Sarah Manguso

Sarah Manguso’s poems are quixotic exercises of question and aphorism, performed in a voice that Carl Phillips has called “startling, disturbing, and original.” Like the deer tracks that dash through her work, the imprints of Manguso’s words are deep and constantly changing with the ice and thaw of the poet’s interior landscape.

In her most recent book, Siste Viator (Four Way Books, 2006), she borrows and re-imagines fragments of Frank O’Hara, John Berryman, and a wandering Zen koan. Apt to strike with an alarming bodily urgency, the poems also manage to displace the reader in a dreamscape, another country, or a mathematical plane. Mark Levine has called her poems “a dance through the layers of the disparate.”

A native of Massachusetts, Manguso earned degrees from Harvard and the Iowa Writer’s Workshop. The Village Voice named her first volume, The Captain Lands in Paradise (Alice James Books), among its 25 favorite books of 2002, noting, “Over the whole fantastic, funny, ever-shifting landscape hangs the head of Wallace Stevens, aureoled like the baby deity of the Teletubbies, cooing ambiguous approval.” Such praise reflects Manguso’s whimsical charm; on the other end of the spectrum is a skeptical intellectual, deeply wanting to believe.

Manguso has held Princeton’s Hodder Fellowship, received a Pushcart Prize, and appeared three times in the Best American Poetry series. With Jordan Davis, she edited the anthology Free Radicals: American Poets Before Their First Books. Manguso currently lives in Brooklyn and teaches at the Pratt Institute. A collection of very short stories is forthcoming, and she is at work on a nonfiction book about decay.

Poetry Center Reading:

Spring 2007 (with Kevin Prufer)

The Deer Comes Down the Mountain

Now we gather worshipful.
The gears in his legs shine down.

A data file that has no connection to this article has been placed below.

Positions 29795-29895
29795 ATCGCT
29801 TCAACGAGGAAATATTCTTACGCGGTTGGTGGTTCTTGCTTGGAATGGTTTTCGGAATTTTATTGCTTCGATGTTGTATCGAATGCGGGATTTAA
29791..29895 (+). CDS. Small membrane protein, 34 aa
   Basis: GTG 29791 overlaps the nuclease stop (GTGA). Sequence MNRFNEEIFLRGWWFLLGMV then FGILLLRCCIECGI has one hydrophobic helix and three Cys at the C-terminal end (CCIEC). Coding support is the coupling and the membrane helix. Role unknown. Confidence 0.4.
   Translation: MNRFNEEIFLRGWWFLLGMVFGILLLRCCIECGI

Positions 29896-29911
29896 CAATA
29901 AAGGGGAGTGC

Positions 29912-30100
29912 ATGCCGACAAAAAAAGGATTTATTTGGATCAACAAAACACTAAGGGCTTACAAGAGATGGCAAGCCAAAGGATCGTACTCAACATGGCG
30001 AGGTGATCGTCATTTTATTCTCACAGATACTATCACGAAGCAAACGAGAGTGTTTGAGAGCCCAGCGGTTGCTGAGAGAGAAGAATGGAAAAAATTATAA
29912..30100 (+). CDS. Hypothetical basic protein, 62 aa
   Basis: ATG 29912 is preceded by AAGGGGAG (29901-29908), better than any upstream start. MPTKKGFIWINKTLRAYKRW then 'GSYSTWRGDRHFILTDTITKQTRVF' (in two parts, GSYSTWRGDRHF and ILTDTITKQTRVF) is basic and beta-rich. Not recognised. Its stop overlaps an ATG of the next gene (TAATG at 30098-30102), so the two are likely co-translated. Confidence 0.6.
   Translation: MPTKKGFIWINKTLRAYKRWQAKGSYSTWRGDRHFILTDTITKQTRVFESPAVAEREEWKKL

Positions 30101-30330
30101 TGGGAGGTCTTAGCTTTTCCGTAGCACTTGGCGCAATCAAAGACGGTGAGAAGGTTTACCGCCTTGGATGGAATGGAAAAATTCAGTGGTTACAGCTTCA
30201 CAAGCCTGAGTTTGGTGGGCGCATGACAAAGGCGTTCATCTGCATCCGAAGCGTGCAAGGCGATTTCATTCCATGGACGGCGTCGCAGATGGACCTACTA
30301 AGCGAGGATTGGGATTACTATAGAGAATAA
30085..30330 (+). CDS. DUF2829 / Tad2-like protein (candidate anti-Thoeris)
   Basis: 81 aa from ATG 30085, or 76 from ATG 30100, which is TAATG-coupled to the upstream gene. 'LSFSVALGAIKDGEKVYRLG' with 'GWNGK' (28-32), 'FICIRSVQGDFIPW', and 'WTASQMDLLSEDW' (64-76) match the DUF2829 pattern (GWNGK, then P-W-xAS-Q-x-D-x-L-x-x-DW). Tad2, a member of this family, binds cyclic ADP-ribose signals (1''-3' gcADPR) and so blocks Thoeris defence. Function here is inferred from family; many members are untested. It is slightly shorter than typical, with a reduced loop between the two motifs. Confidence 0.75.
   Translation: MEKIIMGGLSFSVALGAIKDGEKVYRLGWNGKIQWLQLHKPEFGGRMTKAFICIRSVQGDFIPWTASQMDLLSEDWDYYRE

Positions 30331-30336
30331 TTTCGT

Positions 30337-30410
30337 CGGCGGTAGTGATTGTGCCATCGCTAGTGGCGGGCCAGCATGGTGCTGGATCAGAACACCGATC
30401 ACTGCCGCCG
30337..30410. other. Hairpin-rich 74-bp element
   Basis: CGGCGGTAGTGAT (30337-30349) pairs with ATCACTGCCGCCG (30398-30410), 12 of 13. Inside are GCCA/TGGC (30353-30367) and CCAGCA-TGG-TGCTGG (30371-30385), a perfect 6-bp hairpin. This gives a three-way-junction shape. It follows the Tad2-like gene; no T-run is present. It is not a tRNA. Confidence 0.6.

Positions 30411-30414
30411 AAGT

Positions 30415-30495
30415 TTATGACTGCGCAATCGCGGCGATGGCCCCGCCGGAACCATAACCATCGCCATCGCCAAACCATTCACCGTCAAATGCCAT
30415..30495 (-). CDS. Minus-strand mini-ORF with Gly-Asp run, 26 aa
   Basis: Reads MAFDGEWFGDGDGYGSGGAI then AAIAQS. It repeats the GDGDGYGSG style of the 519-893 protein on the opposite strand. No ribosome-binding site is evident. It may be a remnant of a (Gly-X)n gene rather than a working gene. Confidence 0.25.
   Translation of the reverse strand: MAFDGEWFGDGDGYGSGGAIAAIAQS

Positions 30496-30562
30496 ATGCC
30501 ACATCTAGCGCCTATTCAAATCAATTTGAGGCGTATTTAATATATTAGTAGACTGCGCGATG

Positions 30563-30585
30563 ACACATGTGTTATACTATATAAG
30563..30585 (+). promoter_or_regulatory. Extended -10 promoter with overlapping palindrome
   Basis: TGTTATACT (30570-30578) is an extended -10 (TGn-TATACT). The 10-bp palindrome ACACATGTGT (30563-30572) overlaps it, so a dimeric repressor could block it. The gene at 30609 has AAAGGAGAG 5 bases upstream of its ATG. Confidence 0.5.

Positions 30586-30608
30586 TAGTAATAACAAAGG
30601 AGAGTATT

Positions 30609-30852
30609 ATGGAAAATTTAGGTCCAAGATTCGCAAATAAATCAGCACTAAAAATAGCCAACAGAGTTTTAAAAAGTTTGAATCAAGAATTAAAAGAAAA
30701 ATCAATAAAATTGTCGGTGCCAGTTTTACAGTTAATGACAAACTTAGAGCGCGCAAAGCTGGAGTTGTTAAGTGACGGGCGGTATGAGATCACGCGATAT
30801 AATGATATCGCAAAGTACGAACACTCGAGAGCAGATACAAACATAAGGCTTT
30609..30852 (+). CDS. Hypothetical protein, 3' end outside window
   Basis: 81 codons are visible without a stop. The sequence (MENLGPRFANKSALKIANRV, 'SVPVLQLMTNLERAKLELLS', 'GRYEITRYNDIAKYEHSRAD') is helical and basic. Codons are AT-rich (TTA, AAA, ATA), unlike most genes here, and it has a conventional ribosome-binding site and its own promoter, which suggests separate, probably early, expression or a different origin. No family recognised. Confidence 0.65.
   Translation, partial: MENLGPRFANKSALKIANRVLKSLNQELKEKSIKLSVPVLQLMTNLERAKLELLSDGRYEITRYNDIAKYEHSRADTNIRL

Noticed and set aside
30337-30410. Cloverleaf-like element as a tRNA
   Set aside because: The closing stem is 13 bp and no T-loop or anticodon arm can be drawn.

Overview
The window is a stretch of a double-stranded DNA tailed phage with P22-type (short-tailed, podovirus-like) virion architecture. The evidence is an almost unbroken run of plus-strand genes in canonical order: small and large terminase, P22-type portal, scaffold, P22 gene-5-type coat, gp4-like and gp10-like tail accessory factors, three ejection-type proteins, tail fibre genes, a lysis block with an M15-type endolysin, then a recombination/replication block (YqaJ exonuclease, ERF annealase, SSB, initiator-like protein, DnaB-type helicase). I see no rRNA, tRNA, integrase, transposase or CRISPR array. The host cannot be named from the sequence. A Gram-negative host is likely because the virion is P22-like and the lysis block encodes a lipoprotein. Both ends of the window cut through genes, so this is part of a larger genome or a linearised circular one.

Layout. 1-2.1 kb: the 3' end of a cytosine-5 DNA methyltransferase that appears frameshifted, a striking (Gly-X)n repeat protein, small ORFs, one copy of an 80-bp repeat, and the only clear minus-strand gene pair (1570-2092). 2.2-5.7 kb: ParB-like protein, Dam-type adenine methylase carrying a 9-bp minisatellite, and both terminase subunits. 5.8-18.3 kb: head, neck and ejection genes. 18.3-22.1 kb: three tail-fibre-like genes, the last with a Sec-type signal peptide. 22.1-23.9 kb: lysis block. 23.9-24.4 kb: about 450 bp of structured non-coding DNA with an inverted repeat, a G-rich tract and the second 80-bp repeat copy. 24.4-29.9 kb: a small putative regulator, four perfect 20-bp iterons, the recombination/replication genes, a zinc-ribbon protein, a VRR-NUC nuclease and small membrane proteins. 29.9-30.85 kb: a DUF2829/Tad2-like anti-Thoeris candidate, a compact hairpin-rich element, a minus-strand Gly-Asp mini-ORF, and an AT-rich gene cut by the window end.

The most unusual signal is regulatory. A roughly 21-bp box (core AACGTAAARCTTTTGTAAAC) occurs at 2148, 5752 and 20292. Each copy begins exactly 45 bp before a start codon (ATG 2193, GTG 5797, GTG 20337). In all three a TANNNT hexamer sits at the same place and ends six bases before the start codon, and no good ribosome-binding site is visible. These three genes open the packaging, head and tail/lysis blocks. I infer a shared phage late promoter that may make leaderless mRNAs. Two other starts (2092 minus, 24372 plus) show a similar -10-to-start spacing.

He lifts his head.
Here he comes!
We’re erecting a maypole with green ribbons.
His legs are four probes.
And his back is a ship
And his eyes are holes in the curtain.
We’re eating cookies in the shape of him.
The icing is gold and silver.
He’s shedding gears, here he comes tripping!
He is casting off the elastic bindings.
Now we’re hanging giant flags.
The wind-up key sticks in his side like a blade.
The wind rocks him on his wheels,
Here he comes, crawling!
The bright obvious shines in his body.
Here comes the electric, the burning mystery!

From THE CAPTAIN LANDS IN PARADISE (Alice James Books, 2002)

This Might Be Real

How long in a cold room will the tea stay hot?
What about reality interests you?
How long can you live?
Were you there when I said this might be real?
How much do you love?
Sixty percent?
Things that are gone?
Do you love what’s real?
Is real a partial form?
Is it a nascent form?
What is it before it’s real?
Is it a switch that moves and then is ever still?
Is it a spectrum of cross-fades?
Is what’s next real?
When it comes will everything turn real?
If I drink enough tea to hallucinate, is that real?
If I know I’m waiting for someone but I don’t know who, is he real?
Is he real when he comes?
Is he real when he’s gone?
Is consequence what’s real?
Is consequence all that’s real?
What brings consequence?
Is it what’s real?
Is it what turned everything to disbelief, the last form love takes?

From SISTE VIATOR (Four Way Books, 2006)

Burning

I want to stick my hand in the energy!
The brightness that outstays its welcome,

That rides the lightning and has to do with God.
I want to stick my hand in a Bunsen burner

And watch the flame bore through it
Like a Jesus nail. I want to light my lamp at the tip

Of the inside violet blue and attach it to the underside
Of you and when you crawled the nine hundred miles

To Massapequa I would be shouting on the side
Of the riverbank, and you wonder why I’m waving

My arms and opening my mouth wide
And throwing red fire into the low branches.

From SISTE VIATOR (Four Way Books, 2006)